Behold The Mystery

What love Lord that I show, truly reflects Your love for me. When I am unable to love, when my arms can no longer embrace the creation You have made, You come. You come like a storm, drawing me to its center, a storm that makes my heart anguish in longing and desire for You. You press upon me with waves of compassion, of which there is no defense, for nothing can withstand the storm of Love’s Divine presence.

When all I am is laid bare and I can no longer move, I stand in the radiant peaceful center of Your Heart. I stand naked with my wounds in plain sight, paralyzed, too weak to move, too weak to love with my own arms; You call out, “Long have I desired, long have I waited, long have I waited.”

You robe me in the love of Your Divine presence. You crown me in the radiance of Your light. Your Truth and Wisdom is my authority. Your mercy is my scepter of justice. With desire, the same desire in which You have desired, my heart now reaches out to the ends of creation with branches of pure light to embrace what my arms never could. I can no longer love, for I cannot become Love as You are Love, but I can love eternally if You become part of me.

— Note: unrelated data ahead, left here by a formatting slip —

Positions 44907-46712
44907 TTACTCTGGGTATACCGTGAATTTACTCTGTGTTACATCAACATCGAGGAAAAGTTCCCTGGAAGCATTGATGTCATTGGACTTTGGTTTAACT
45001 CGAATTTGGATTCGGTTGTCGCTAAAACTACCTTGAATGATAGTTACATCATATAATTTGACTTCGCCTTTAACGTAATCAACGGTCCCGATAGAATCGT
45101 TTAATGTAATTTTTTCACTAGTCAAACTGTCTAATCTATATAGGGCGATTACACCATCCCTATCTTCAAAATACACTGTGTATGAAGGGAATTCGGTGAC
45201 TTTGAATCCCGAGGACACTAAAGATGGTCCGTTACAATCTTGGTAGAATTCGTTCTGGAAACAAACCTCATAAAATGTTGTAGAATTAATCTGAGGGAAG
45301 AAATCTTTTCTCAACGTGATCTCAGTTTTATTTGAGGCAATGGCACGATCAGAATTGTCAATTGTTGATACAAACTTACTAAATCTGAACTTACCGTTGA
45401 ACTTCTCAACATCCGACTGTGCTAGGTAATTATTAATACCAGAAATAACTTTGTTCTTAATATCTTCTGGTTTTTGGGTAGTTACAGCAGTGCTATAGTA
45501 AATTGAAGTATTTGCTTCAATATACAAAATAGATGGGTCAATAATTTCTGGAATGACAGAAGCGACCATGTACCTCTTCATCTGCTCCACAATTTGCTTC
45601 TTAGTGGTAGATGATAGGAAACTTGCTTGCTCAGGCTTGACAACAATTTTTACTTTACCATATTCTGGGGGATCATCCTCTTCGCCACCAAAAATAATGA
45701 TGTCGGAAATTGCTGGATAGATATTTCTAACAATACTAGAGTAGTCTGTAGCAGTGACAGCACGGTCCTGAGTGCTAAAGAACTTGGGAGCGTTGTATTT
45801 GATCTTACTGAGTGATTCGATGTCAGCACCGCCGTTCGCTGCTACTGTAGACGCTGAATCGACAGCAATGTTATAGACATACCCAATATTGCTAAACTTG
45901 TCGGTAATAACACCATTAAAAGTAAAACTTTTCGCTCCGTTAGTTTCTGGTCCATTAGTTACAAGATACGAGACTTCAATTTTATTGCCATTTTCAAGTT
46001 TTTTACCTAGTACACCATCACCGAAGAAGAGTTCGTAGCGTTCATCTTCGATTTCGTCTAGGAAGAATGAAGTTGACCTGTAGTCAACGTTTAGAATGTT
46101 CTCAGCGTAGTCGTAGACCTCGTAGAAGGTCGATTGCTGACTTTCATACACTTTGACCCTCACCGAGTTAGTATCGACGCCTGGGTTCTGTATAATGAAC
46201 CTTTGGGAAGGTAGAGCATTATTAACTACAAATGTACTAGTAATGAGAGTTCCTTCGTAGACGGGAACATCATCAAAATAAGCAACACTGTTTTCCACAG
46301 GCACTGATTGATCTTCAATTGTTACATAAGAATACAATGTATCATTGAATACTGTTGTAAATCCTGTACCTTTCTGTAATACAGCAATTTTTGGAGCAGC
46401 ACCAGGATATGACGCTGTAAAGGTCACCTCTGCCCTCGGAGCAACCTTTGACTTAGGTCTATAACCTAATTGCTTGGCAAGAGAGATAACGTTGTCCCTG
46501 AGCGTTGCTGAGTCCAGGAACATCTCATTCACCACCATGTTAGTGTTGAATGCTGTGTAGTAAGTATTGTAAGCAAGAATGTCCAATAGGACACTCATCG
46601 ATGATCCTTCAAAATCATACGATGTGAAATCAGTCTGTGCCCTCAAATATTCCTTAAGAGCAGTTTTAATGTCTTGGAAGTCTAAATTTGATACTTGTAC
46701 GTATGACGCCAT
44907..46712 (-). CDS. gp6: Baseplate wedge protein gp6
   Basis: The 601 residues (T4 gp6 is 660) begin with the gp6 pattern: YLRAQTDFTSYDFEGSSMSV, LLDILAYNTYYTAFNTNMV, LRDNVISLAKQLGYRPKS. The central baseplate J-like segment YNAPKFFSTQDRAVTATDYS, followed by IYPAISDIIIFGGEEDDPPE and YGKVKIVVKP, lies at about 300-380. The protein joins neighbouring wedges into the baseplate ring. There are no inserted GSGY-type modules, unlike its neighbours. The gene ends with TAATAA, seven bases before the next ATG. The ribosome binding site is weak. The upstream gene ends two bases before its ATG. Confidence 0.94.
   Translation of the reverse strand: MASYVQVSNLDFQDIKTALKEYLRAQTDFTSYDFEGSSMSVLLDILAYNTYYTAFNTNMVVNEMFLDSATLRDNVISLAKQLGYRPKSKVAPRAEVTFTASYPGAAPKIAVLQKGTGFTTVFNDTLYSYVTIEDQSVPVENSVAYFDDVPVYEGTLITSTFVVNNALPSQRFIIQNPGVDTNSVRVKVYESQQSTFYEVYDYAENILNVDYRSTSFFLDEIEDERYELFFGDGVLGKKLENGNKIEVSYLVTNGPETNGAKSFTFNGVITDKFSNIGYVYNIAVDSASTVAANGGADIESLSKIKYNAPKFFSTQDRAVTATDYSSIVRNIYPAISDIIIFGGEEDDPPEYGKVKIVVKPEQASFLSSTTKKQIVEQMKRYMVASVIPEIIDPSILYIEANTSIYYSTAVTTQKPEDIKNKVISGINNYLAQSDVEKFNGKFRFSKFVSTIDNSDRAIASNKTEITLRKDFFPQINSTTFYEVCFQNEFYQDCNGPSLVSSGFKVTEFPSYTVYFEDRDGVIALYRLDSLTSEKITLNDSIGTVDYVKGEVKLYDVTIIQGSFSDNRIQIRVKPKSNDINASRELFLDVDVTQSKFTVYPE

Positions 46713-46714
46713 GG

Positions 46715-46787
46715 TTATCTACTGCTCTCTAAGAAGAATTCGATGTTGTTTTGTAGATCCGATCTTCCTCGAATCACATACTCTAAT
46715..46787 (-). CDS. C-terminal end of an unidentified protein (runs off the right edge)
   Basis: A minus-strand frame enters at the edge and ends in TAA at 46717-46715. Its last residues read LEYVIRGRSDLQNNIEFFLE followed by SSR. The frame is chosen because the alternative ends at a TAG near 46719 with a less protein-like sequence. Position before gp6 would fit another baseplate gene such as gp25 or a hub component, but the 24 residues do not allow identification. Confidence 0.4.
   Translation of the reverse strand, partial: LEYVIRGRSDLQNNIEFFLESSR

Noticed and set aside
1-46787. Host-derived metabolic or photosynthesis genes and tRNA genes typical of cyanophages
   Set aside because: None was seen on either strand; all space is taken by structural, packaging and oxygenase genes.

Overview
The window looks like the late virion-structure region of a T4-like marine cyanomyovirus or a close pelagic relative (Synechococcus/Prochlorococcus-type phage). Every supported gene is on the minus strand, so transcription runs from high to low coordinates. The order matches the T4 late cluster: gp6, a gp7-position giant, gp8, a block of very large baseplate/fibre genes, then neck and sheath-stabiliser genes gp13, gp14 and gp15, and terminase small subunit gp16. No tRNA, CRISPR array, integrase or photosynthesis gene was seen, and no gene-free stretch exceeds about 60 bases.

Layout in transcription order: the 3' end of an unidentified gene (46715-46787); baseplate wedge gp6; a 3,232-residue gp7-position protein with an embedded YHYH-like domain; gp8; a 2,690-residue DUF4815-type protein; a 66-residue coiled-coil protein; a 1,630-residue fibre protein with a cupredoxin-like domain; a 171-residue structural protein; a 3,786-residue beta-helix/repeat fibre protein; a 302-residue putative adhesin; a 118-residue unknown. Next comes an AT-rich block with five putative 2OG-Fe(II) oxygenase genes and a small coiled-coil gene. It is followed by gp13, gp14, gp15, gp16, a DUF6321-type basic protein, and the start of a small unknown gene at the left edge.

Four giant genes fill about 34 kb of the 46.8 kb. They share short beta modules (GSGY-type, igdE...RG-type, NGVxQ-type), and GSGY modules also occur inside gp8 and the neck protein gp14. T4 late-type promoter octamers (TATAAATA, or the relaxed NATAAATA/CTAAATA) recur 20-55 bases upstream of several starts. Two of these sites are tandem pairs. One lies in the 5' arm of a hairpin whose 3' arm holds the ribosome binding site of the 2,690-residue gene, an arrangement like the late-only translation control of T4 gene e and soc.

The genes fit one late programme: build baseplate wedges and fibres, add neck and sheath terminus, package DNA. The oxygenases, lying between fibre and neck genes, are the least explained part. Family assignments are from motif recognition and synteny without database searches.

Come then Lord like the storm that You are, and let the crashing waves of compassion break through my wounds’ my barred gates of suffering. Come as all that You are. Come in Your infancy, so that You whose finger could not wrap around another, yet the arms of Your radiant rays held creation firm, I may behold perfect power in perfect weakness.